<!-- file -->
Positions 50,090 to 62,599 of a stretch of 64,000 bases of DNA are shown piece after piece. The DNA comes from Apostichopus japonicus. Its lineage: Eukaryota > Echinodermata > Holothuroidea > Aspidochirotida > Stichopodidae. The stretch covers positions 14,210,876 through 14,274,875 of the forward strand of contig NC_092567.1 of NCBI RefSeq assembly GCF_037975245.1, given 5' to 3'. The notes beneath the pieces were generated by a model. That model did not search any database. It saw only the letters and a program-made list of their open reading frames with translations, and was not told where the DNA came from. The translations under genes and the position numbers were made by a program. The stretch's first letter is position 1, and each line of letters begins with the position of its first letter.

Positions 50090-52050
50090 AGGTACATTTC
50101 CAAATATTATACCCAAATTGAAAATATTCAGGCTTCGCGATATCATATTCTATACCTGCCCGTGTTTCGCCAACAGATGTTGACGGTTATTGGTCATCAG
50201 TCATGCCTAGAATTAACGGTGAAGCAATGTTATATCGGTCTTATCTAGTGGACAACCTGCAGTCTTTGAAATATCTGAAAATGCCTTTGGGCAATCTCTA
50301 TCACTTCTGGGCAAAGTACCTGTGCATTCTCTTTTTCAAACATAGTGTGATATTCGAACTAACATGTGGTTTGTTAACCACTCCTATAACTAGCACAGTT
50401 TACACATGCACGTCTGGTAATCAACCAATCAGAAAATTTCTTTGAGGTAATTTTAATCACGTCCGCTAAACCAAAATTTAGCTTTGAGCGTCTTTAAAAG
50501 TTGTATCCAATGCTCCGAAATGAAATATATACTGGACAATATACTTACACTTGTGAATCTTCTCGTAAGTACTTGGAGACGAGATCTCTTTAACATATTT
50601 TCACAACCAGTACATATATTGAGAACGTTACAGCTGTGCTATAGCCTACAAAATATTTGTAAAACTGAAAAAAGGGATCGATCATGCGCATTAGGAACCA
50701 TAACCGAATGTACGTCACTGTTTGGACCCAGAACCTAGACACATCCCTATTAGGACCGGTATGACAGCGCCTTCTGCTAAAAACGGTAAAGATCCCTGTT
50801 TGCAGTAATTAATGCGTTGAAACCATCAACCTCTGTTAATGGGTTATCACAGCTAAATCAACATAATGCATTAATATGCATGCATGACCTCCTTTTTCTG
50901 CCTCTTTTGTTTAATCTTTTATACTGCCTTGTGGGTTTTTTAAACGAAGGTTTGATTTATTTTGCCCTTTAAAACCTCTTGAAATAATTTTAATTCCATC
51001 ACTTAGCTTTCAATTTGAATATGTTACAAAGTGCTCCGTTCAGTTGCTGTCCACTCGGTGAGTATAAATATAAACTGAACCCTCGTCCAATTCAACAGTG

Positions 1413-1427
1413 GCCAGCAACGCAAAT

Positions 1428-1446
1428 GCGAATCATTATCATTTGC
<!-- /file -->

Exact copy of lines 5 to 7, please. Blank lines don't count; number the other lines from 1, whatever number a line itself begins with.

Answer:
50201 TCATGCCTAGAATTAACGGTGAAGCAATGTTATATCGGTCTTATCTAGTGGACAACCTGCAGTCTTTGAAATATCTGAAAATGCCTTTGGGCAATCTCTA
50301 TCACTTCTGGGCAAAGTACCTGTGCATTCTCTTTTTCAAACATAGTGTGATATTCGAACTAACATGTGGTTTGTTAACCACTCCTATAACTAGCACAGTT
50401 TACACATGCACGTCTGGTAATCAACCAATCAGAAAATTTCTTTGAGGTAATTTTAATCACGTCCGCTAAACCAAAATTTAGCTTTGAGCGTCTTTAAAAG